Beneficially in certain instances, it is desirable to add adhesive or bonding layers between the barrier layer and the outer polyolefin layer. A variety of polymers may be employed for the purpose and coextruded simultaneously as the film is formed to provide five-layer film, wherein the outer layers are of a polyolefin layer, such as polyethylene polypropylene and the resinous copolymers of ethylene and propylene. In the instance of adhering layers of polyolefins such as polyethylene and polypropylene to vinylidene chloride polymers, polymers which are particularly advantageous are copolymers from about 13 weight percent to about 35 weight percent vinyl acetate with from about 87 weight percent to about 65 weight percent ethylene, copolymers of from about 20 to 30 weight percent ethyl acrylate with from about 80 to 70 weight percent ethylene, copolymers from about 20 to 30 weight percent isobutyl acrylate with from about 80 to 70 weight percent of ethylene and chlorinated polyethylene containing from about 25 to 40 weight percent chlorine.
Beneficial and advantageous thermoplastic resinous films in accordance with the present invention are employed having thicknesses from about one-half to about 20 mils. However, the barrier layer should have a thickness of from about 10- to 1 1O- inches.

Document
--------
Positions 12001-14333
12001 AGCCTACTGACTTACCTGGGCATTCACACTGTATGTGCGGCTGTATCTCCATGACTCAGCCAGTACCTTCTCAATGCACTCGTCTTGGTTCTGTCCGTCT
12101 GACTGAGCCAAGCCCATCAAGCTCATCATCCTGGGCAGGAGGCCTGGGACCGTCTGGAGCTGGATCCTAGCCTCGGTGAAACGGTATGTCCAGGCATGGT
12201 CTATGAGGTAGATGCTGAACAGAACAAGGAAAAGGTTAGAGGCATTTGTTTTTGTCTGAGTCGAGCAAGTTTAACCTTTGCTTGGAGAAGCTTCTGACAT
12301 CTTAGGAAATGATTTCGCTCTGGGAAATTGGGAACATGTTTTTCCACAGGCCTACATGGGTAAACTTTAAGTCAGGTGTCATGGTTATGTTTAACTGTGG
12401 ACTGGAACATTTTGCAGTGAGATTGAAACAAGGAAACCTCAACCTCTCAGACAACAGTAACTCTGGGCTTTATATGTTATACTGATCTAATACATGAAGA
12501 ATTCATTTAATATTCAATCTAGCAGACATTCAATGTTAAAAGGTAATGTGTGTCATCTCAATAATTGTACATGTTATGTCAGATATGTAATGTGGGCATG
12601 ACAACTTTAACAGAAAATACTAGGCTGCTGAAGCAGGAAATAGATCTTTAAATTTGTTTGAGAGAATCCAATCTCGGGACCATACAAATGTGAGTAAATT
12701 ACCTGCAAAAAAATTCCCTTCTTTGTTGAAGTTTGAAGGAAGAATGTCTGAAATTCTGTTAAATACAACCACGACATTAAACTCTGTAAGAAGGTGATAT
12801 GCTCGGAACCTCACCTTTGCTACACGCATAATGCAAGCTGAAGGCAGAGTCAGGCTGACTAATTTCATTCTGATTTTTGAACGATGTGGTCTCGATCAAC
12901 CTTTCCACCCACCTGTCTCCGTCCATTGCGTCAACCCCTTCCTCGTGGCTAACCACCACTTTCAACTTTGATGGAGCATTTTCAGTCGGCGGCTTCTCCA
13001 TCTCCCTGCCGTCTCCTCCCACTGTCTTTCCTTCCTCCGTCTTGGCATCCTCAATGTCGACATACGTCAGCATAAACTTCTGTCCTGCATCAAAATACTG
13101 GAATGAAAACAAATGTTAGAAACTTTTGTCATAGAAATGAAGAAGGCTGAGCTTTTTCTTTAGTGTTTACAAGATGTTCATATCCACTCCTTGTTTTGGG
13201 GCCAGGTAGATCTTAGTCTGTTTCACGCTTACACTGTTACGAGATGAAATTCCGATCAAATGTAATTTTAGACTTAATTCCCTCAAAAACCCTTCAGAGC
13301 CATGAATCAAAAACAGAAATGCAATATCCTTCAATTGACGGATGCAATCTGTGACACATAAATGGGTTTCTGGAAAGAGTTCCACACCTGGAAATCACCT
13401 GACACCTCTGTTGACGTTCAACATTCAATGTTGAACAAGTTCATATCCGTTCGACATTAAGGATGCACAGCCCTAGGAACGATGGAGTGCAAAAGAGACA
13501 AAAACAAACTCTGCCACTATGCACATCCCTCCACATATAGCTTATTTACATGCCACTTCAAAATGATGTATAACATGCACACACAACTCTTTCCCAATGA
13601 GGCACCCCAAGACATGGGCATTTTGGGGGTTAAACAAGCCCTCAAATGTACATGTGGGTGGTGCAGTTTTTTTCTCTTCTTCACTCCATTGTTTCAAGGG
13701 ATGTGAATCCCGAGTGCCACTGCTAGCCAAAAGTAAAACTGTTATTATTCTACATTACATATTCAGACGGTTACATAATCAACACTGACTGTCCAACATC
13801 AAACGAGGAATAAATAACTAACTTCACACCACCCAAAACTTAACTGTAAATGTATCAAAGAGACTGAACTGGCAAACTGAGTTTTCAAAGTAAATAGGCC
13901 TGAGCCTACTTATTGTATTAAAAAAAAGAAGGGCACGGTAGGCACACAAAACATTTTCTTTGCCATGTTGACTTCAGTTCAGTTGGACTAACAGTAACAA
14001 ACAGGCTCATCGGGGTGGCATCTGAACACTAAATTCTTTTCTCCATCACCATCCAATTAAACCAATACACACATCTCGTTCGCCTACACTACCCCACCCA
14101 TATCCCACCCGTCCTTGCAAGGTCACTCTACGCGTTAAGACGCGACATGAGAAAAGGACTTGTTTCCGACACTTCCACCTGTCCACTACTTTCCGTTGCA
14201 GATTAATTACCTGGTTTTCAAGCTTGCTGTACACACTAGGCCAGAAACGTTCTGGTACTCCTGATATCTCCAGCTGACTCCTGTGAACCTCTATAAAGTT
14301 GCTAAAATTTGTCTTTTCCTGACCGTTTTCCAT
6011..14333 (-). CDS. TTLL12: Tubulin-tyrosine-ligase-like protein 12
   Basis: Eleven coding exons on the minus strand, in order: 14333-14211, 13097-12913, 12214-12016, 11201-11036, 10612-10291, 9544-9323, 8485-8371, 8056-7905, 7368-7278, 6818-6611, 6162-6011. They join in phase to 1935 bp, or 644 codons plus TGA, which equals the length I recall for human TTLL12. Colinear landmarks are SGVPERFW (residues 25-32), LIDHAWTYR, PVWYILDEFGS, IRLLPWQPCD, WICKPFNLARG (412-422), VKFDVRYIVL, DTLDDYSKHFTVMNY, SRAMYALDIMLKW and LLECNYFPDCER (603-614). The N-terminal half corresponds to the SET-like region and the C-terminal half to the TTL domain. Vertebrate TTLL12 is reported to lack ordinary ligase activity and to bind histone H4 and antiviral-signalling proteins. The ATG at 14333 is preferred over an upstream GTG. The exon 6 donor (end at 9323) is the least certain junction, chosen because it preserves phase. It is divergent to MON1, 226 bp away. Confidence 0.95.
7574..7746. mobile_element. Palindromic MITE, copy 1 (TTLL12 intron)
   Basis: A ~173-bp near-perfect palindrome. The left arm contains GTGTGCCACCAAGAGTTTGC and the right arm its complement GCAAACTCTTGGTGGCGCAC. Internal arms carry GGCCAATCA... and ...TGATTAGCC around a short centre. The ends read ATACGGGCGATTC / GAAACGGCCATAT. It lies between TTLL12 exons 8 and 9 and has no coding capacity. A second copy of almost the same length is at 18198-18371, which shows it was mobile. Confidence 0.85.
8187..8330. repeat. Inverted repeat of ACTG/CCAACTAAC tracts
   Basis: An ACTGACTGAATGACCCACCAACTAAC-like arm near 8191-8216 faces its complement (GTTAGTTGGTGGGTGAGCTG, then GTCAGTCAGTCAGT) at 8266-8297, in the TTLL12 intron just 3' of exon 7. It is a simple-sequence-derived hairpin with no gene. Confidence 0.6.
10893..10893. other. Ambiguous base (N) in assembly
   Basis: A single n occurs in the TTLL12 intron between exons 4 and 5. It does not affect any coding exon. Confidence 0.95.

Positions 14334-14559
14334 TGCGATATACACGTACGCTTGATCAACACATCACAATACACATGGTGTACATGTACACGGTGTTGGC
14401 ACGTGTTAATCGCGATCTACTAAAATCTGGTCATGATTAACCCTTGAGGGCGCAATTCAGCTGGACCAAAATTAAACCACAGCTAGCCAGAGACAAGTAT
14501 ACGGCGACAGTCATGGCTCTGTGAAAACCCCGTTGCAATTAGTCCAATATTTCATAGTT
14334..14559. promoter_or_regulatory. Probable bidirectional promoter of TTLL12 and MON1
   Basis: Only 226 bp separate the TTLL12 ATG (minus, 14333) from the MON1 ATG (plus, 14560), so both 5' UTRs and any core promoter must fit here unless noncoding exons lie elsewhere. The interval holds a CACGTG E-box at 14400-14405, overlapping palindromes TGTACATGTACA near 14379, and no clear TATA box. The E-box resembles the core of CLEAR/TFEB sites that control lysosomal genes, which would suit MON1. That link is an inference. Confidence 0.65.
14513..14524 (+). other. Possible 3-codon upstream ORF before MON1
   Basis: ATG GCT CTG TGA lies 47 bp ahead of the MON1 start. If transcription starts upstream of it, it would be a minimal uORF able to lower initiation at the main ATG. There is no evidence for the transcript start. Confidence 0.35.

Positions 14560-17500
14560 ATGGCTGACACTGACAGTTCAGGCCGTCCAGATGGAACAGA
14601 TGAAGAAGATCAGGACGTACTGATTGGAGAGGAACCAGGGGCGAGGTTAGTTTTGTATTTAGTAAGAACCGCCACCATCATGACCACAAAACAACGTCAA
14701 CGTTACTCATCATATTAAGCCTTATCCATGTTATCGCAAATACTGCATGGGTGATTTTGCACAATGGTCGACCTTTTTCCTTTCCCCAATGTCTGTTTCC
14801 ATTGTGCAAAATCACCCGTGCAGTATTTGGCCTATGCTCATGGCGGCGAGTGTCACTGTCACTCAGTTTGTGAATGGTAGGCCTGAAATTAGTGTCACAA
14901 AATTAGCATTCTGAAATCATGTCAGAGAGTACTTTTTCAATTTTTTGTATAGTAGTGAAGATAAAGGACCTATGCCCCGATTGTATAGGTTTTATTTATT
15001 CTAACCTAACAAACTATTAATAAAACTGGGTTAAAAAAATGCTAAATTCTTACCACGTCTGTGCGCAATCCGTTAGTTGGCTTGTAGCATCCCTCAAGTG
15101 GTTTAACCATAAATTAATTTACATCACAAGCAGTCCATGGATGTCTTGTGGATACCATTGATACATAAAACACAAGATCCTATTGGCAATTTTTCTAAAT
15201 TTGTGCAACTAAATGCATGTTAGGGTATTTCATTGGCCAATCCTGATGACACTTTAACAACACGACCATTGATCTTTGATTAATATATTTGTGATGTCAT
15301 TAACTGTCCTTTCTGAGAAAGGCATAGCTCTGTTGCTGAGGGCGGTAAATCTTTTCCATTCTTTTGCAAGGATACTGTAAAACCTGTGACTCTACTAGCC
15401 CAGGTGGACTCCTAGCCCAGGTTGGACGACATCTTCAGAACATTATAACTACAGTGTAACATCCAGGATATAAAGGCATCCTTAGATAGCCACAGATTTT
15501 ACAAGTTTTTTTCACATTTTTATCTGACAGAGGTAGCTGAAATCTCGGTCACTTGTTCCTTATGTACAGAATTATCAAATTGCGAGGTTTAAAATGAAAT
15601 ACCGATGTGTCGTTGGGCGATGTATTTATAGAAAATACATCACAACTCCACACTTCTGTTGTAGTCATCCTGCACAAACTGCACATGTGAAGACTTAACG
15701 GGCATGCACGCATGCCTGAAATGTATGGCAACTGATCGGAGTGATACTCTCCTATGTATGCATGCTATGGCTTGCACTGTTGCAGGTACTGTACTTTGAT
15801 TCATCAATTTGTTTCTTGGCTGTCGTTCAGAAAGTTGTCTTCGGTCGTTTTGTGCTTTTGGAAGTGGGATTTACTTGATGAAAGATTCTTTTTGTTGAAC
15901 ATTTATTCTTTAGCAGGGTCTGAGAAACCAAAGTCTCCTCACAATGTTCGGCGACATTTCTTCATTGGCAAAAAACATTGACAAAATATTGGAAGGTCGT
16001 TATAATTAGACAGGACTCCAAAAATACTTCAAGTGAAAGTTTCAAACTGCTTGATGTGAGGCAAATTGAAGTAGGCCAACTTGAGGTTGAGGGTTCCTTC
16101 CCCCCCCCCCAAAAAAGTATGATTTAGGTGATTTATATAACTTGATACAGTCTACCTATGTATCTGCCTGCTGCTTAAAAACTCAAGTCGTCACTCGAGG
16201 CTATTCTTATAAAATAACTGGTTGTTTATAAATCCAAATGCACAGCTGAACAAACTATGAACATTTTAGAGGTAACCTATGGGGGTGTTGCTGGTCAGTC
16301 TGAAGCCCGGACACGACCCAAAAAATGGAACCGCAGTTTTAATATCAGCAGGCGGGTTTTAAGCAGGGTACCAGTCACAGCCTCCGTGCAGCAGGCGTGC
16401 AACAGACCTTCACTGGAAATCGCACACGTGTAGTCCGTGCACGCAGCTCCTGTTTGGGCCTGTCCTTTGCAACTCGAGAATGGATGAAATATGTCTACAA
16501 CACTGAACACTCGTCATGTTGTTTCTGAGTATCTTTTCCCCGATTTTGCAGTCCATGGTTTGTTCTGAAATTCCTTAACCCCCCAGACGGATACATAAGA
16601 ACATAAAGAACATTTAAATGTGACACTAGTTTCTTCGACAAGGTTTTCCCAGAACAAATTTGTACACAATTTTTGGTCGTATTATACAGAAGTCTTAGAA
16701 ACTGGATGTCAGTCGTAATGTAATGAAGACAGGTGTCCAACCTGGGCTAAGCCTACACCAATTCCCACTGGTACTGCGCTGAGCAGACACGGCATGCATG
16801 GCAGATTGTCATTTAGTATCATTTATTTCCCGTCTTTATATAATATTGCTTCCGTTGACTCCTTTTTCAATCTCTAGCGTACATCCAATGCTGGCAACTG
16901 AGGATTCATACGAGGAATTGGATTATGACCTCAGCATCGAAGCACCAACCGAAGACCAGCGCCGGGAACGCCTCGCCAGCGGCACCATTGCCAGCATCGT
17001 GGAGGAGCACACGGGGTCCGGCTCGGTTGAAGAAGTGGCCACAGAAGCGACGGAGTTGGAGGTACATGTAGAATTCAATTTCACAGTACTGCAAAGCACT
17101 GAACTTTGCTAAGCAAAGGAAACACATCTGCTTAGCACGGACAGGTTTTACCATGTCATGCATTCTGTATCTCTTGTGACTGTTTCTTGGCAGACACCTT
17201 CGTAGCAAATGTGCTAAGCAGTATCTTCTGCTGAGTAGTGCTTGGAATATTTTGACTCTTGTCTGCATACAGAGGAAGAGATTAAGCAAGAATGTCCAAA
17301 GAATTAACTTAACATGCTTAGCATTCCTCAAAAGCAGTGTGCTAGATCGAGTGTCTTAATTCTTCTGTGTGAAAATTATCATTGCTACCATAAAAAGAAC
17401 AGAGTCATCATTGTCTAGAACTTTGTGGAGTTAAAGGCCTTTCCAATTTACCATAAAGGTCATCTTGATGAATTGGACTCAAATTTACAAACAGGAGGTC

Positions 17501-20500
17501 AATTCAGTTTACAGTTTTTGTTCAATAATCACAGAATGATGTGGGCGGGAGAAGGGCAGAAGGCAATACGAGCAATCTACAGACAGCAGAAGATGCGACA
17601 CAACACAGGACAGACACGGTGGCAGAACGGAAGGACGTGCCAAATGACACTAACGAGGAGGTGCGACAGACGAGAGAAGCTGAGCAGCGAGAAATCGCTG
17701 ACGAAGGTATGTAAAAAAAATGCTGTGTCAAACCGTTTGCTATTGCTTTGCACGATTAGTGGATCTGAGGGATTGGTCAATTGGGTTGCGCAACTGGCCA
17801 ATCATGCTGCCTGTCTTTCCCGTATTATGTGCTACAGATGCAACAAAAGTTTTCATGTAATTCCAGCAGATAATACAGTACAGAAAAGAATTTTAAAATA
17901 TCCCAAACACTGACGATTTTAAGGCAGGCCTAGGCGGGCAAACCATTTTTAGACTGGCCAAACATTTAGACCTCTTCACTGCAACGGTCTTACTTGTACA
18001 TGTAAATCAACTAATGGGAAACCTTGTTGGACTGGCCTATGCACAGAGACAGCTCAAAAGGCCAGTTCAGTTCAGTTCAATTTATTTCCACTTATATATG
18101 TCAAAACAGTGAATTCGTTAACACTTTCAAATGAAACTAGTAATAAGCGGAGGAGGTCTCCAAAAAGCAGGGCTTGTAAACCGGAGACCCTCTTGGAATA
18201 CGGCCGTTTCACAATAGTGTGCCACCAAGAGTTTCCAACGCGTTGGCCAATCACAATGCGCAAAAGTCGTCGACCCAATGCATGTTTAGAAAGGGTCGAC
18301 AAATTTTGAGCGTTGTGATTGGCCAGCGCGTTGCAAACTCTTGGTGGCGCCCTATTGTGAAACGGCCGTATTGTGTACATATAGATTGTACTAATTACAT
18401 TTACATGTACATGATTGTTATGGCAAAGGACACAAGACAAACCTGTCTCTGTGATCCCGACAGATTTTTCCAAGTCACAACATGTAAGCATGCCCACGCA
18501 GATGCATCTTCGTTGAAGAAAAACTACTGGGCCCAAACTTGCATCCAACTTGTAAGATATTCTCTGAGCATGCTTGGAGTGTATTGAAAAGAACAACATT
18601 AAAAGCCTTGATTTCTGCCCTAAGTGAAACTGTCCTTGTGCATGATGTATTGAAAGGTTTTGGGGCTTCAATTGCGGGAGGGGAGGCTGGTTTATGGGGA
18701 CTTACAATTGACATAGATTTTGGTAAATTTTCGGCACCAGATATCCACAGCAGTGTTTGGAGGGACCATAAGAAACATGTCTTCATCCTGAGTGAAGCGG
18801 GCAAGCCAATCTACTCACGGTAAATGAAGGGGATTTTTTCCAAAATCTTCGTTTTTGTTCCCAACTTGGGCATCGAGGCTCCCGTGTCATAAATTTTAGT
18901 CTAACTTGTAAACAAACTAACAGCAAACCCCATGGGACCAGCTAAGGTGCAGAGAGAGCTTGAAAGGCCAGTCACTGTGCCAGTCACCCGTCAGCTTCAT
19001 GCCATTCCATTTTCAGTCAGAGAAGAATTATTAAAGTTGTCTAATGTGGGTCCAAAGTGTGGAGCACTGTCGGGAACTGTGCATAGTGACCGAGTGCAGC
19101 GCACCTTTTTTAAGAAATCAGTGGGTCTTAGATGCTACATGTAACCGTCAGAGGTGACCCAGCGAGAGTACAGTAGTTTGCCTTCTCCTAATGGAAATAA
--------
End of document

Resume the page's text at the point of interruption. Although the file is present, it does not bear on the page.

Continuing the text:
The substrate is any paper or pa er board. Although the examples hereinafter shown use kraft paper, other paper or paper boards can also be used. Such other papers or paper boards include milk carton stock, glassine paper, sulfite paper, greaseproof paper, parchment and the like.
Plasticizers and heat stabilizers are frequently employed in the barrier layer. Also Where an adhesive layer is used to bond the polyolefin to the halohydrocarbon, a suitable ultraviolet light absorbing stabilizer may be incorporated in the adhesive composition to provide a sufficient screening of the vinylidene chloride or halohydrocarbon layer from ultraviolet light while avoiding the necessity of incorporating significantly larger amounts of the stabilizer into the central or barrier layer.
In the operation of our process, the precoat may be aplied at any time prior to extrusion of the multi-layer barrier coating onto the coated paper. In the preferred embodiment, the polyolefinic precoat and the subsequent multi-layer extrusion are carried out in a single handling of the paper web. This can be easily arranged for continuous operation.
The following examples illustrate some non-limiting embodiments of the invention.
EXAMPLE 1 A 40 pound bleached Southern kraft paper is precoated with polyethylene (density of .917) at 600 F. so as to obtain a .75 mil polyethylene coat. To this surface is extruded at 400 F. a 1 mil layered melt composed of the following: